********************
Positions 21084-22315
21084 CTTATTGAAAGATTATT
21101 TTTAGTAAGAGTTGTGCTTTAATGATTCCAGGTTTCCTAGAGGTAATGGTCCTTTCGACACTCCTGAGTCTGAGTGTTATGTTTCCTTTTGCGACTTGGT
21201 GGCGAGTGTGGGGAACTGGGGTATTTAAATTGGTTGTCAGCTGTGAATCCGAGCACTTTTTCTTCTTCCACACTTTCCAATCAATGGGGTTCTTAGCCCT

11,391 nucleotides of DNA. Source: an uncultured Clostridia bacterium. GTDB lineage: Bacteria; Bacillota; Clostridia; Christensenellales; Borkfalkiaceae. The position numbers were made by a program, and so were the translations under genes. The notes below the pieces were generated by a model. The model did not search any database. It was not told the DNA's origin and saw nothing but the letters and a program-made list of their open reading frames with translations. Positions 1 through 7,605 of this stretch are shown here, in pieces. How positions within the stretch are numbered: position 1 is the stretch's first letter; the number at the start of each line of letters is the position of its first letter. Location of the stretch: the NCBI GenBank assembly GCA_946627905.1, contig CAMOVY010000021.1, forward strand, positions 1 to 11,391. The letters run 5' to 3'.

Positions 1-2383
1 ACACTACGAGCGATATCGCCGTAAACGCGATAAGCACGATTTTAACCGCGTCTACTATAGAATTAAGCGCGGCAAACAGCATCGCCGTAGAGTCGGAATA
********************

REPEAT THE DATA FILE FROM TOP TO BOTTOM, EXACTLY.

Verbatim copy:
Positions 21084-22315
21084 CTTATTGAAAGATTATT
21101 TTTAGTAAGAGTTGTGCTTTAATGATTCCAGGTTTCCTAGAGGTAATGGTCCTTTCGACACTCCTGAGTCTGAGTGTTATGTTTCCTTTTGCGACTTGGT
21201 GGCGAGTGTGGGGAACTGGGGTATTTAAATTGGTTGTCAGCTGTGAATCCGAGCACTTTTTCTTCTTCCACACTTTCCAATCAATGGGGTTCTTAGCCCT

11,391 nucleotides of DNA. Source: an uncultured Clostridia bacterium. GTDB lineage: Bacteria; Bacillota; Clostridia; Christensenellales; Borkfalkiaceae. The position numbers were made by a program, and so were the translations under genes. The notes below the pieces were generated by a model. The model did not search any database. It was not told the DNA's origin and saw nothing but the letters and a program-made list of their open reading frames with translations. Positions 1 through 7,605 of this stretch are shown here, in pieces. How positions within the stretch are numbered: position 1 is the stretch's first letter; the number at the start of each line of letters is the position of its first letter. Location of the stretch: the NCBI GenBank assembly GCA_946627905.1, contig CAMOVY010000021.1, forward strand, positions 1 to 11,391. The letters run 5' to 3'.

Positions 1-2383
1 ACACTACGAGCGATATCGCCGTAAACGCGATAAGCACGATTTTAACCGCGTCTACTATAGAATTAAGCGCGGCAAACAGCATCGCCGTAGAGTCGGAATA